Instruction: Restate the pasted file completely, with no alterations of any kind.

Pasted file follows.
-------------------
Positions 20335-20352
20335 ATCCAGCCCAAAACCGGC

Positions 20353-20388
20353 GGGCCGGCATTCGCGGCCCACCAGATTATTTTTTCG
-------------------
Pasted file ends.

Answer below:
Positions 20335-20352
20335 ATCCAGCCCAAAACCGGC

Positions 20353-20388
20353 GGGCCGGCATTCGCGGCCCACCAGATTATTTTTTCG